July 19. Last night a party consisting of Capt. Holliday, Capt. Edward W. Jenkins, Lieut. Johnson and private Small, of the Naval Brigade, Maj. T. Edward Rawlings, of the Kentucky Light Cavalry, and R. W. Shurtliff, left Hampton, Va., without permission, on a scout.--They were poorly armed, and but one of them mounted. At 4 1/2 o'clock this morning the party were surprised in the woods, a short distance beyond New Market bridge, by twenty dismounted horsemen, who fired upon them. Rawlings was instantly killed by a bullet through his head. Lieutenant Johnson and Mr. Shurtliff were also seen to fall, and have been carried off prisoners. The rest of the party escaped.--Baltimore American, July 20. By an order from the War Department at Washington, it was forbidden to muster any soldier into the service who is unable to speak the English language. By the same order, Brevet Second--Lieutenants Clarence Derrick, James P. Parker, and Frank A. Reynolds, (having tendered their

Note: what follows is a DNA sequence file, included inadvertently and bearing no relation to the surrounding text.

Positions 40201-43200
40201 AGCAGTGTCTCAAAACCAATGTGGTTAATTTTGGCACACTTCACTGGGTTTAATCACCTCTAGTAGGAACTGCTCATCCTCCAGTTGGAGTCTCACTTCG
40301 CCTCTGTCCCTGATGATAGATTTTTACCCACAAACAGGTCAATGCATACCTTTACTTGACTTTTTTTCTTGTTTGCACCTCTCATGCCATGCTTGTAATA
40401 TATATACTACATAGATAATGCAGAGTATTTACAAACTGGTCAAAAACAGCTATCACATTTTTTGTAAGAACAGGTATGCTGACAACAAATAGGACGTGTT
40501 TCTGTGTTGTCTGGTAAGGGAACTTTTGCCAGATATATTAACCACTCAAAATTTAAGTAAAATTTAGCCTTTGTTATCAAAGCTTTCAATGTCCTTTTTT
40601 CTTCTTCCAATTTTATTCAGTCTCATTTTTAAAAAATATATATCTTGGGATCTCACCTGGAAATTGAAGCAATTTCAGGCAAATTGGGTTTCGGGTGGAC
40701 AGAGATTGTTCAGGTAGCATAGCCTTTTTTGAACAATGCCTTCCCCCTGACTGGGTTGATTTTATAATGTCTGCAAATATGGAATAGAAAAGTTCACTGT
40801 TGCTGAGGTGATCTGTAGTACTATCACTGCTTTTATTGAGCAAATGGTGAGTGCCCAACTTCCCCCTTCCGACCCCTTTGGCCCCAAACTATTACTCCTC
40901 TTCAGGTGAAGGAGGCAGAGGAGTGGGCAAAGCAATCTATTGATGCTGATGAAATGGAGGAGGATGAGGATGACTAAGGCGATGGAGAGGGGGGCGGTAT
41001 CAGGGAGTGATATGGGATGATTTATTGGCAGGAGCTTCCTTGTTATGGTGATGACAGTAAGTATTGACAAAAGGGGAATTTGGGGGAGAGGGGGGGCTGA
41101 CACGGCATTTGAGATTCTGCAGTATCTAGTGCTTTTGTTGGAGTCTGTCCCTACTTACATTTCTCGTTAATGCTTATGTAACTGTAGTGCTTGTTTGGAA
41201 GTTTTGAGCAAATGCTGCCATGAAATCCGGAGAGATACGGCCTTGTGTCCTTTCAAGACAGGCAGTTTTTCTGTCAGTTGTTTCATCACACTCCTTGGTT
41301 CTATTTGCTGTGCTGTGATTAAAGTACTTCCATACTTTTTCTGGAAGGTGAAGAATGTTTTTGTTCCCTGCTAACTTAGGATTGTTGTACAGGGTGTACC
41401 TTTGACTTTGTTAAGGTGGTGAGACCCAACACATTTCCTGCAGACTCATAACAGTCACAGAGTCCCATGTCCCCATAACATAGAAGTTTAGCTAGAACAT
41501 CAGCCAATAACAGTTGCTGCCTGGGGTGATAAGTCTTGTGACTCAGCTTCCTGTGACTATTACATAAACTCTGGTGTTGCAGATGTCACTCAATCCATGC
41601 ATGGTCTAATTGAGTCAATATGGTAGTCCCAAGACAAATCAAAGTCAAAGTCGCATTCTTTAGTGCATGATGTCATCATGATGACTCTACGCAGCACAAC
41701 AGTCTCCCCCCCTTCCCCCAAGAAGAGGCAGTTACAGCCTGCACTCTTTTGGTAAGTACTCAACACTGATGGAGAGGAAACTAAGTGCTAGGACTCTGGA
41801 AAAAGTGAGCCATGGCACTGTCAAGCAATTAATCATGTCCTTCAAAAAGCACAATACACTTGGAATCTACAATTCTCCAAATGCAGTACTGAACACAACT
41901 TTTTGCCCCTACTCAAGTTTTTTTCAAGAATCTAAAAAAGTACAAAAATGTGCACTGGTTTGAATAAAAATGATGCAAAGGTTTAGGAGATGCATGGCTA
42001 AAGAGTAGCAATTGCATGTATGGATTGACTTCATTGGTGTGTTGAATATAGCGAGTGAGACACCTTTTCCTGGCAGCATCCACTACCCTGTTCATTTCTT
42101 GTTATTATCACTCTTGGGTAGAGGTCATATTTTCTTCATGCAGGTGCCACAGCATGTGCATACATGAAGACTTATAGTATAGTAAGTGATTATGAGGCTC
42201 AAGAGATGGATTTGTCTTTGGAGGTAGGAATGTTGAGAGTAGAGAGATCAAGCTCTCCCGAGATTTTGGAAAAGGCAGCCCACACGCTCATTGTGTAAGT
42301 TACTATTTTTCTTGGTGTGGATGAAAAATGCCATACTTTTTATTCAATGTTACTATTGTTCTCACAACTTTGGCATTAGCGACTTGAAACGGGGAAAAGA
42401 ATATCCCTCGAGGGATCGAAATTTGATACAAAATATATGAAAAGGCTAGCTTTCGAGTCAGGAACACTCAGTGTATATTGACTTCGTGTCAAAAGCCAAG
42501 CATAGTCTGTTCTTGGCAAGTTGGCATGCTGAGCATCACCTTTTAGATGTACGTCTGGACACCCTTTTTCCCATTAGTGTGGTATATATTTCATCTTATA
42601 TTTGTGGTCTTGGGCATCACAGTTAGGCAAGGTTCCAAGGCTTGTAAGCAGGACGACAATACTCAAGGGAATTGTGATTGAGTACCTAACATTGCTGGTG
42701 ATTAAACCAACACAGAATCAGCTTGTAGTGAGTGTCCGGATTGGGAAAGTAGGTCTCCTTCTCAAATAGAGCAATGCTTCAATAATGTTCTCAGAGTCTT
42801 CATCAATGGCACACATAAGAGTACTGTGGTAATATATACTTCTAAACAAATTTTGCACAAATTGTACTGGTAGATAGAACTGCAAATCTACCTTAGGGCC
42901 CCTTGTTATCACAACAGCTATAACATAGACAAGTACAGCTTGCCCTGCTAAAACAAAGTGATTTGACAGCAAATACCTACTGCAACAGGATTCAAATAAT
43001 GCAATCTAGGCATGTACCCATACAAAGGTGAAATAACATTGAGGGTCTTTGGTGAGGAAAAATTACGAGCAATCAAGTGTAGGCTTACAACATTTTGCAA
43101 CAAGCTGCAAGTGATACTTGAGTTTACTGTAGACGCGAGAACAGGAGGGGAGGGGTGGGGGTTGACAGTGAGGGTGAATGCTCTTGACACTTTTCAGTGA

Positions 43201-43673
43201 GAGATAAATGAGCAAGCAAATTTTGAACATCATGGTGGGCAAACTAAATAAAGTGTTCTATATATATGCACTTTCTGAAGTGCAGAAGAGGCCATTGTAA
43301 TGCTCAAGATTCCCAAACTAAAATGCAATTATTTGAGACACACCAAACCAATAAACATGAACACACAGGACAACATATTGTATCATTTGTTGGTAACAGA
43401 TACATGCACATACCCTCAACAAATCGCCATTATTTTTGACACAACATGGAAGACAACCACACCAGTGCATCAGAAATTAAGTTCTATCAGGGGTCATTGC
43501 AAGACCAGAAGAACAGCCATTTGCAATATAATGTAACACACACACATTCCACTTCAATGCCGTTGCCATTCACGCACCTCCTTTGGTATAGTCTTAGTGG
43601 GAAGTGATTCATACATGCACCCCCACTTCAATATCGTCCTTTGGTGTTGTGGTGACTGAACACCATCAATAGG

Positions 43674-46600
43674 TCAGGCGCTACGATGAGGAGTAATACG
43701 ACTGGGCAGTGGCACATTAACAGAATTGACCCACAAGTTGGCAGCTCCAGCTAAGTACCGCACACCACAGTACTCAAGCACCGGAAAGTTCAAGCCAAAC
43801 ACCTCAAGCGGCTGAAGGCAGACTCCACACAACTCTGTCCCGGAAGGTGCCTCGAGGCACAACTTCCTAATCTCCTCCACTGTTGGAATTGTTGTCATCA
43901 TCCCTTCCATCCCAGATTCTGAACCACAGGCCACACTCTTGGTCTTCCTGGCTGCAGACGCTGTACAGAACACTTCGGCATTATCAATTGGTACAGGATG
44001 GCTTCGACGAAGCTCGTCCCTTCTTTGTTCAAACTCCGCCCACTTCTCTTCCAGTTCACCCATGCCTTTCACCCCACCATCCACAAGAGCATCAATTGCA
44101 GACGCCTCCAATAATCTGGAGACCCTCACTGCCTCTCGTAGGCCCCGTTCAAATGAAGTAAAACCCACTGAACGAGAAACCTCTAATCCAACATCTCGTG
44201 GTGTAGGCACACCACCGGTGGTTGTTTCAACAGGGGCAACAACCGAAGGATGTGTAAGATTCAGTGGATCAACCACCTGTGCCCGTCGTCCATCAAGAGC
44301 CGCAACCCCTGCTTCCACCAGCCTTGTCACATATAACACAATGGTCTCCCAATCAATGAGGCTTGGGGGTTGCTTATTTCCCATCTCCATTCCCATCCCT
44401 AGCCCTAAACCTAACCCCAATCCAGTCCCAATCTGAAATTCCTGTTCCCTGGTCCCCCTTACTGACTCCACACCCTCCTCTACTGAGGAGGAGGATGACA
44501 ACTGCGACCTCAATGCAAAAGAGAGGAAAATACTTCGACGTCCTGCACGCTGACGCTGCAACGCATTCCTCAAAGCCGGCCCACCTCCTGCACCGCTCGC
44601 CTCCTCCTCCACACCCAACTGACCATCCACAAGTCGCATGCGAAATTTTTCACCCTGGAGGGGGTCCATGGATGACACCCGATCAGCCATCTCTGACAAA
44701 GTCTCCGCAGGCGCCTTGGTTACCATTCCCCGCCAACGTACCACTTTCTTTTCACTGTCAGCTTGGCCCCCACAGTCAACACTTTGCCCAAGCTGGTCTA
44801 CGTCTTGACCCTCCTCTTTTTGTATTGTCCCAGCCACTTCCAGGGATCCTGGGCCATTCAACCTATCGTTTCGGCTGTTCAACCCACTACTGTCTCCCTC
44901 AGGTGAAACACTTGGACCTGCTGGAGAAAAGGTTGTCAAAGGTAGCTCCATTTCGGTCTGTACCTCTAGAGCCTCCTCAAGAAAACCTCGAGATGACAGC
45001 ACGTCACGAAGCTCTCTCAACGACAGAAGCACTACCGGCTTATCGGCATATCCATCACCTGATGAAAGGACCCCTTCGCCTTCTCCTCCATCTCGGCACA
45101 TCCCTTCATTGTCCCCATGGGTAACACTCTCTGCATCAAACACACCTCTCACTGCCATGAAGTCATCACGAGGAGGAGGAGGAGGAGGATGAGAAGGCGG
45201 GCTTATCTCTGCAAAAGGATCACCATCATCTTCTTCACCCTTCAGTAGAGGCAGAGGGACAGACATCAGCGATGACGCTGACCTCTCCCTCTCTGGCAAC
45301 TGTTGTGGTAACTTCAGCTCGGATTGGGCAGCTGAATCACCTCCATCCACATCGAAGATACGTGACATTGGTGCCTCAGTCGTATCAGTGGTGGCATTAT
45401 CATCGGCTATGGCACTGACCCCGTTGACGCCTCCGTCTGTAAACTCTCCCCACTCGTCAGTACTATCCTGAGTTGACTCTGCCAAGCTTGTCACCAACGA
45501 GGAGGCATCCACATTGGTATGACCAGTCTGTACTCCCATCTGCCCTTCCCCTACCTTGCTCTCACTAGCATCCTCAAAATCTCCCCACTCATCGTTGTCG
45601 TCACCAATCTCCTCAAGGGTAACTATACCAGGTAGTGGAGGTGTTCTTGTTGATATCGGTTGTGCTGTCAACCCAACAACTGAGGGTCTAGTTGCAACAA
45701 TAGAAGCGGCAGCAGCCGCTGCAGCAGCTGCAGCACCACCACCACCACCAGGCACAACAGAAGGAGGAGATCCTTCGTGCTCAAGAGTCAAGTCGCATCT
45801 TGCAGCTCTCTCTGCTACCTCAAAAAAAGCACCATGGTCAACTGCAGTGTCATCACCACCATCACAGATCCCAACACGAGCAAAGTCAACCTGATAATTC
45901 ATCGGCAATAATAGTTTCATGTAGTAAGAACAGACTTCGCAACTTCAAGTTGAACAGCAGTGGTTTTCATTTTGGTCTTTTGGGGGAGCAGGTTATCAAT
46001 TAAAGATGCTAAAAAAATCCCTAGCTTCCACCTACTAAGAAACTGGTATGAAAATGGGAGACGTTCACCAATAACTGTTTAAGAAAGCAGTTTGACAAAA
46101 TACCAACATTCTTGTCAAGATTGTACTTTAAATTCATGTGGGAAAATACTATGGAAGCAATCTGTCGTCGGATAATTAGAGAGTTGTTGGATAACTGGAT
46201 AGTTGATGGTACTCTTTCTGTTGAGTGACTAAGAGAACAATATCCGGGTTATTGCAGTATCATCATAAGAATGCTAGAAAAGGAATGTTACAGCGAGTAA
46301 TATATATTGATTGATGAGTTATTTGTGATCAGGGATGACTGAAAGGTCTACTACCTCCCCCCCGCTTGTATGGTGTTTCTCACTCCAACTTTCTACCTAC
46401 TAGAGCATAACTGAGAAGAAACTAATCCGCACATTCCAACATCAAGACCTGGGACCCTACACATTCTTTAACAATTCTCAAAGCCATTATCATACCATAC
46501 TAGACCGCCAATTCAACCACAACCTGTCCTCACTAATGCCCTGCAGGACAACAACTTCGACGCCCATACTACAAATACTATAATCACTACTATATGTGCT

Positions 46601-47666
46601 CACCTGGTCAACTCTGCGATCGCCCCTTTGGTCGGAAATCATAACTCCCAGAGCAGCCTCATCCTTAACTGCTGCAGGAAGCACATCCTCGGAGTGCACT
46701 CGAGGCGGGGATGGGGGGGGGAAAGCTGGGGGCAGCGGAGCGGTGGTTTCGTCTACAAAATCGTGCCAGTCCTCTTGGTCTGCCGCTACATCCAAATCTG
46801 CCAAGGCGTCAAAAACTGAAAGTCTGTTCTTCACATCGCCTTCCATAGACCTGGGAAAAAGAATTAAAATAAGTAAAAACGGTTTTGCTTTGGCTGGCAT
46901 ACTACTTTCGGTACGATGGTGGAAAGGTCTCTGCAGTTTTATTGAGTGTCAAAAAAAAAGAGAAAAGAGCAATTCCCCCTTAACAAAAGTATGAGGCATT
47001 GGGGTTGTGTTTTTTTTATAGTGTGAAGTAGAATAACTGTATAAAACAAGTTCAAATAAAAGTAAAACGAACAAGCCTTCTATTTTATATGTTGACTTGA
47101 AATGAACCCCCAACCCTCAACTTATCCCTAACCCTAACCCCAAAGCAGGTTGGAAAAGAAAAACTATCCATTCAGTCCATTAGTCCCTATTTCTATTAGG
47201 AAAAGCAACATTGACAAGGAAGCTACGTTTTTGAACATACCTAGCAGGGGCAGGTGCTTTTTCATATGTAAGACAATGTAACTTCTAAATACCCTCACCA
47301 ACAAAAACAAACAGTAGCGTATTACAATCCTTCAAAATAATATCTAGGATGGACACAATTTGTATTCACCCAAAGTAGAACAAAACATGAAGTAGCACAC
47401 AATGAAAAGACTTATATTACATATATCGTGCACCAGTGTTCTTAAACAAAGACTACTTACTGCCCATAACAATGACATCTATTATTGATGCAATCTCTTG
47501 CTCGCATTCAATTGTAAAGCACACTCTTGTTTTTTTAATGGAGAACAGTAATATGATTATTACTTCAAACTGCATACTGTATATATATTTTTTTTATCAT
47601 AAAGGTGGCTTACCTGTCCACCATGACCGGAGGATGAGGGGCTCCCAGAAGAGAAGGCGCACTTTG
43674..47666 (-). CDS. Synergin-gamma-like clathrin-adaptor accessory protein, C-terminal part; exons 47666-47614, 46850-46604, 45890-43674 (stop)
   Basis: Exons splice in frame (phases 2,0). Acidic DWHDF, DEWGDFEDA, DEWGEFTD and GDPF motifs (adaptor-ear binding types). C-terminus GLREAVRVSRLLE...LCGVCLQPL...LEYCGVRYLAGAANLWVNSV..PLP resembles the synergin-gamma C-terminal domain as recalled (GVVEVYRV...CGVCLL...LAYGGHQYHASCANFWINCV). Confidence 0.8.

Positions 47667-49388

ervice to be used on the Sunday preceding the day of thanksgiving fixed by the Confederate Congress, and suggesting to the clergy that in the prayer for the President of the United States, and in the prayer for Congress also, the words United States be omitted, and the words Confederate States be substituted in both places.--(Doc. 127.) A correspondent at Fortress Monroe, Va., in a letter of this date, says: It became apparent, early last evening, that the rebels meditated an attack on Hampton. Gen. Butler determined to abandon the town in case of a formidable advance, and at seven o'clock the order was given for families and goods to be removed. Within one hour, orders were also issued to burn the town rather than have it fall into the hands of the enemy. The General well understands that the possession of Hampton by the rebels will be of no particular importance. A stampede of the colored population took place all night, and to-day the road has been lined with refugees to